Grazing Muzzles and Halters – Keep Rubs and Sores Away
In our quest to keep our horses healthy and sound, we often use grazing muzzles! Horse grazing muzzles and halters allow your horse to graze, interact with buddies, and move around. They are a tool for your horse’s health, limiting grass intake and the speed at which that grass hits their belly. Muzzles are wearable hay nets.
- We don’t want the muzzle causing more trouble than it’s worth. And they are worth their weight in gold to help prevent laminitis, but let’s keep halter rubs and sores away. This starts with a proper fit.
Grazing muzzle and halters fit
- Boy howdy – finding the perfect fit for a grazing muzzle is a bit like finding the perfect pair of jeans. Except that muzzles are adjustable!
The muzzle needs to have a breakaway crownpiece.
- It can either be a thin leather crownpiece that snaps, and some halters have a velcro mechanism connecting the crown to the cheekpiece. It seems counter-intuitive to have a muzzle breakaway, but dangerous accidents happen when horses get caught and then panic.
The muzzle basket must prevent snoots from poking out the sides or corners.
- Some muzzle designs, plus horse anatomy, leave a gap between the halter and the muzzle. Clever horses will poke a snoot through to get extra grass.
- The easiest way to extend the muzzle’s coverage is to cover the corners. These Houdini Helpers close the gap with durable and soft fabric. They work with any style of muzzle if you need some extra coverage.
This strap is the “Houdini Helper” across the corner of the muzzle.
The grazing muzzle should stay put around your horse’s mouth.
- Some smart ponies will scrape the muzzle on the ground or fence to get their faces free. Often, the muzzle will end up under their chin.
- Using a face strap from the crown of the halter to the noseband prevents this from happening. Halters can have this design built-in, or you can find adaptor pieces to customize your existing halter.
This strap and its fleece wrap over your horse’s noseband and crownpiece to convert a regular halter into a “less likely to escape” halter.
How to align the bottom of the muzzle.
- For best results and maximum ease of use, a grazing muzzle’s flat bottom should parallel the earth when your horse is grazing. Ideally, there is plenty of room around the edges of the muzzle to give your horse some space to navigate the openings.
Preventing rubs and sores from a grazing muzzle
- As my barn owner always says, “manure happens.” And so do halter rubs! Despite our best efforts for the perfect fit, rubs are bound to happen. Just make minor adjustments and carry on.
When the muzzle doesn’t fit, you will see:
- The first thing you may notice is the hair on your horse’s face has started to wear down. It might look like one area has been clipped, or the hairs are broken.
- The next step is when those broken hairs rub completely away, revealing a bald patch. These rubs commonly happen behind the ears and across your horse’s nasal bone.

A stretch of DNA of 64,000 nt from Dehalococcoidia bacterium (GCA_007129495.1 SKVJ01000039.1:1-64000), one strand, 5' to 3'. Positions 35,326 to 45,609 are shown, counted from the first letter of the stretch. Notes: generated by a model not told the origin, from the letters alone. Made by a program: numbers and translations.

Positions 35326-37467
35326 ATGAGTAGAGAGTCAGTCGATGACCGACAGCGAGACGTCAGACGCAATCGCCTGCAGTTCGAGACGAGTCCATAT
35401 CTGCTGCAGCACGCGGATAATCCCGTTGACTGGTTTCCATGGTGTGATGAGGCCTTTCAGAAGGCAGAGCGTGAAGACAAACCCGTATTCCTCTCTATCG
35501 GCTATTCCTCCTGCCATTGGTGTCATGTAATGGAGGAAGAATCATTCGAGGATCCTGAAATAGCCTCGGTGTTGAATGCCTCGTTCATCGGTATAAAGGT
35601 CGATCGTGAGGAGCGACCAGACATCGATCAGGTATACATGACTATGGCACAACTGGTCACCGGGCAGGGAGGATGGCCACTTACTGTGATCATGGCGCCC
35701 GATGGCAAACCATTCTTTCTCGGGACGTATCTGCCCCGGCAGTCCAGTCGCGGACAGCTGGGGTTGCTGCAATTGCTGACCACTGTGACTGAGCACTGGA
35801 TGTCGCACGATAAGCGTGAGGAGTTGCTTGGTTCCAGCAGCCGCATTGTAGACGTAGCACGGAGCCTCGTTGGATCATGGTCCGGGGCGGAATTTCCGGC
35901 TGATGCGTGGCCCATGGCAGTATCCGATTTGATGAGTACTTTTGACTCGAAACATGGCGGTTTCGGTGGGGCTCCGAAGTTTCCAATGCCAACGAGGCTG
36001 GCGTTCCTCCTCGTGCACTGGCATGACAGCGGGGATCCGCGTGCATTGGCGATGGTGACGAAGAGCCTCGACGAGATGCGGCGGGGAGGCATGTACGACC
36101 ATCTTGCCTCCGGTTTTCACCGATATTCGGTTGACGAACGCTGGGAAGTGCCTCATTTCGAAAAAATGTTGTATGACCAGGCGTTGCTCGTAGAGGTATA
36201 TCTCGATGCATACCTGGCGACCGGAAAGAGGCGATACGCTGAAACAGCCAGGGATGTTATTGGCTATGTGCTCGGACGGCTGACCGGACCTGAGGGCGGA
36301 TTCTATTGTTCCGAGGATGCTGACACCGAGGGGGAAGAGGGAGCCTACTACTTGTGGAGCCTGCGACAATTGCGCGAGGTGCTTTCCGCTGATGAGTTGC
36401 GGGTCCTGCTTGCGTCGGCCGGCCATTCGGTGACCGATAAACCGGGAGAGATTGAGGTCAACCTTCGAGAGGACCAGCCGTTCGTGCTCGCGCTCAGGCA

- You may also notice that your horse’s whiskers are getting shorter or have disappeared. Around your horse’s mouth, you may see sores pop up, as there’s not a lot of hair for protection. Even the smallest amount of rubbing can become a sore.
Your next steps when you notice a sore or rub
- Ideally, you spot some questionable hair patches, adjust the halter’s fit first and see what happens.
Help prevent muzzle and halter rubs with these tips
- Fuzzy halter covers. I find the inexpensive cotton “fleece” covers work much better than the sheepskin. Sheepskin seems good on paper, but they get crusty and crunchy, especially after washing. The fleecy ones are machine washable and just as squishy. But, there are lots of people who find that sheepskin works best.
- Friction-blocking sticks. These blister-preventing sticks have so many uses around the barn, including your horse’s cute face. The downside is that you are applying them daily.
- Duct tape or special stickers for the sides of the muzzle. Whisker rubs and chin sores stink. Using some slippery duct tape or a GG-Equine sticker on the back of the muzzle solves this problem. You could combine this with some friction blocker if you like.
This is the back part of a muzzle where a horse’s chin may rub.
- Those lycra fly masks with the big bug eyes. Who doesn’t want a horse that looks like he’s from outer space! These uniquely designed fly masks over just enough coverage under a halter for some massive rub protection.
- It’s always tempting to “set it and forget it” after you fit your horse with his new “diet pasture device.” Of course, your horse has another plan. For muzzles to effectively limit feeding, your horse must wear one constantly while on grass.
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